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Google to preserve free DNA database

31 October 2011

By Jessica Ware

Appeared in BioNews 631
Google has joined forces with Californian start-up company, DNAnexus, to maintain a public DNA database online. The move follows an announcement by the US National Institutes of Health (NIH) that it may have to withdraw funding from the current public database, the Sequence Read Archive (SRA), due to funding cuts.

The SRA contains an archive of short sections of genetic data decoded by sequencing machines. But despite being an invaluable resource for scientists to better understand how genetics affect health, some researchers have deemed the database difficult to use and badly organised.

'As a public repository of unique DNA sequencing data, the SRA has been an invaluable resource to the research community. However, the ever increasing size of datasets being submitted and the need to easily integrate them into downstream analyses has tested the limits of its utility', said Dr Richard Myers, Director and Investigator of the HudsonAlpha Institute for Biotechnology, Alabama.

Although the NIH has recently change its approach and indicated it may continue funding the SRA database, DNAnexus chief executive Andreas Sundquist said they wanted to make sure 'we had a Plan B'.

The new site, which will be hosted on Google Cloud Storage, will mirror the SRA but hopes to offer a longer term solution to DNA storage, while also making the facility simpler to use. Unlike the SRA, which is free to use, after 30 days of usage the DNAnexus database will charge $10 per gigabyte of data downloaded. Improved browsing options and search facilities are also features of the new site.

Sundquist hopes DNAnexus' more accessible system will nevertheless 'help to ensure that scientists can easily access an archive of genomics information in a hosted environment that allows them to focus on science, not software'.

'DNA sequencing becomes 10 times cheaper every 18 months thanks to hardware improvements', he said, adding he believes that genetic analysis will become as commonplace as routine laboratory tests. Sundquist founded the company two years ago whilst working on a PhD in computer science.

Krishna Yeshwant, a partner at Google Ventures and board member of DNAnexus, further explained that 'the decreased cost of gene sequencing is making it possible for genomics to move out of the research lab and into clinical settings'.

Just last year it cost around $30,000 to sequence one person's DNA. This year that figure has decreased considerably to around $4,000. It is, however, managing the vast amounts of data that is still proving to be expensive. DNAnexus believes it will be well equipped to manage vast amounts of data.

The information that DNAnexus has deposited in Google cloud storage is, according to company officials, already one of the largest data sets in Google's history at several hundred terabytes.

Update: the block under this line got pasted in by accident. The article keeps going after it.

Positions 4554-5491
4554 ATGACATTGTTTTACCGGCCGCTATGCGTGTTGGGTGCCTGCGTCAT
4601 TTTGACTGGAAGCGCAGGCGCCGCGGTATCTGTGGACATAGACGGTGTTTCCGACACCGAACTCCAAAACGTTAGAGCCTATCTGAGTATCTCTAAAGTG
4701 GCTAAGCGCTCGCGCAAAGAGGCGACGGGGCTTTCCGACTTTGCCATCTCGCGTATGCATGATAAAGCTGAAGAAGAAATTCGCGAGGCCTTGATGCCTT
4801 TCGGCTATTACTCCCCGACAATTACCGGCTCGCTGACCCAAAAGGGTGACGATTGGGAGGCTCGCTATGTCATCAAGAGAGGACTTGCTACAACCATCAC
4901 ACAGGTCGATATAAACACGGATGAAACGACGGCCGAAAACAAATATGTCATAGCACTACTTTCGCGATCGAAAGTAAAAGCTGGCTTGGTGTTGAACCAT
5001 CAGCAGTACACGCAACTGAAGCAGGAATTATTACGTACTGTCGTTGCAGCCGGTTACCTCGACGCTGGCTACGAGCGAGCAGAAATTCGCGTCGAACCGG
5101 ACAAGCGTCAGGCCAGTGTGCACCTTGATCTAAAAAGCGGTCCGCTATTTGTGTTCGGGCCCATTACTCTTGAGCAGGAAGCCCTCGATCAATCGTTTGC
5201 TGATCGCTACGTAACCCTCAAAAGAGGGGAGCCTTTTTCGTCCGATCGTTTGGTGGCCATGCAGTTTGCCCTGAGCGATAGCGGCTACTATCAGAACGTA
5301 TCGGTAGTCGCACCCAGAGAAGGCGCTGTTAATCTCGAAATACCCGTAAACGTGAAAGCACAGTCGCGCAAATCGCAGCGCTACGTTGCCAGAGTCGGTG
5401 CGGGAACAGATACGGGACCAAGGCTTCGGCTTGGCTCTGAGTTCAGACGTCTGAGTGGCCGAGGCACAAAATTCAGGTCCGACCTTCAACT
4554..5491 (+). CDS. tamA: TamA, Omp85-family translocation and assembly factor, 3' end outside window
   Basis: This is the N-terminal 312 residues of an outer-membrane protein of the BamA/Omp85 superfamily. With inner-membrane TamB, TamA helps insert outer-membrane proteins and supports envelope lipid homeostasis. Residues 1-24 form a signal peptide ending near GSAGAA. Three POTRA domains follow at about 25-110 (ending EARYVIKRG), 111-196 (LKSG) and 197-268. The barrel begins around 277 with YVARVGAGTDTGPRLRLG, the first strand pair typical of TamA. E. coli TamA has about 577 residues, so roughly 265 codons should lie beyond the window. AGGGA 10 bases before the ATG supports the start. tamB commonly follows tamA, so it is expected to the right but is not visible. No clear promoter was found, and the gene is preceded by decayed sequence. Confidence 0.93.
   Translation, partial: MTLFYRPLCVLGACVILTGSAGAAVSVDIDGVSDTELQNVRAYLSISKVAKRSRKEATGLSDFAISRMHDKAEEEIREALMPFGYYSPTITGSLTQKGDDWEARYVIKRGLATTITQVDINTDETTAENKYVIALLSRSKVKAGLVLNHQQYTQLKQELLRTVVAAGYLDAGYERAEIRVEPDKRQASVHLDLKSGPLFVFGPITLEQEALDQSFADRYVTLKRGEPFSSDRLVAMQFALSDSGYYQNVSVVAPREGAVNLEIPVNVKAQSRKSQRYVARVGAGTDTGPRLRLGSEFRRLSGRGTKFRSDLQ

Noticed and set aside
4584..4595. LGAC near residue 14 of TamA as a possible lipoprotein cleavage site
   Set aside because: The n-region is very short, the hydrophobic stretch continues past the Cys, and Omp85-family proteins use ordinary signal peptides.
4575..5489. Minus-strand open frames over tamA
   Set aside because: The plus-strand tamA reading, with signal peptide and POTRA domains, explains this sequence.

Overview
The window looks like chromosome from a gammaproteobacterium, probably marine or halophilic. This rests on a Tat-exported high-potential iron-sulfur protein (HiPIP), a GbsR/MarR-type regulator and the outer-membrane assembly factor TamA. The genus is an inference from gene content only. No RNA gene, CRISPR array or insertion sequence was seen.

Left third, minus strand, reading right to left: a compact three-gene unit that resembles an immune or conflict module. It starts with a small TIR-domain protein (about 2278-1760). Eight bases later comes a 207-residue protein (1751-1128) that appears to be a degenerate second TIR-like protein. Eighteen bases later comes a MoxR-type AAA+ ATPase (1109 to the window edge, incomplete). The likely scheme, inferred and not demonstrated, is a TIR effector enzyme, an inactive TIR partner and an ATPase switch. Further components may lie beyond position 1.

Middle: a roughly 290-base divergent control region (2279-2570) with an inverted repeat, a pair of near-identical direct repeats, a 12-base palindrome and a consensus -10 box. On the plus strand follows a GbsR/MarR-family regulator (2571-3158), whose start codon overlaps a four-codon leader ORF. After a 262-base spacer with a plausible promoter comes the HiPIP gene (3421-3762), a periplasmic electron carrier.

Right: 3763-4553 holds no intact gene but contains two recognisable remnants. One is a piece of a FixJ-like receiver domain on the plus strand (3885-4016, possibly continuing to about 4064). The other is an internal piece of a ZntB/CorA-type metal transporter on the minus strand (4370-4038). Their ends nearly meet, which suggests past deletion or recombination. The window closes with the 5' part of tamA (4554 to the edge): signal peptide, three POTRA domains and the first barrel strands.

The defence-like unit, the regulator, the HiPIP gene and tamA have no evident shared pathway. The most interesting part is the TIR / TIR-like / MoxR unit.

DNAnexus press release | 12 October 2011
Google strikes deal to preserve DNA data online
Montreal Gazette | 27 October 2011
Techie Buzz | 28 October 2011


18 November 2014 - by Chris Baldacci 
Google has announced that it will offer storage and analysis of genome sequencing data...
16 September 2013 - by Siobhan Chan 
One comprehensive genetic database is needed for the prevention of deaths from cardiac disease to be a reality, says a cardiology expert...
22 July 2013 - by Maren Urner 
The world's largest database of cancer-related genetic variations to date has been made available by the National Cancer Institute (NCI), US...
05 March 2012 - by Ruth Saunders 
A free information resource detailing numerous disease-specific genetic tests that are now available was launched last week by the US National Institutes of Health (NIH)...
27 February 2012 - by Ruth Saunders 
In July 2011, the US Department of Health and Human Services (DHSS) announced its plans to improve the rules governing the protection of human subjects in research, after admitting current regulations were 'developed years ago'...

10 October 2011 - by Dr Mary Yarwood 
Plans to introduce broad powers to allow police to retain the DNA of innocent people should be abandoned, the UK Joint Committee on Human Rights (JCHR) has said....
18 October 2010 - by Ken Hanscombe 
Twelve members of the Genomes Unzipped project have made their personal genetic data publicly available online. By sharing their genetic data, the project aims to guide discussion about the risks, benefits, and limitations of genetic information, and the issue of genetic privacy...
01 June 2010 - by Dr Lux Fatimathas 
The DNA of up to four million newborn babies is being stored in UK hospitals without proper parental consent....
24 August 2009 - by Rosie Beauchamp 
This week Conservative MP Damien Green won his battle with police chiefs when they agreed to remove his record from the national DNA database. Mr Green's DNA was collected after his arrest last November over leaked Home Office documents, but no charges were brought against him....
01 October 2007 - by Ailsa Stevens 
According to one Nature columnist, 21 October 2004 marked the 'End of the beginning'; the day the International Human Genome Sequencing Consortium published its 'gold standard' version of the human genome sequence (1). The Human Genome Project was set up in 1990 to read all the instructions needed to make...

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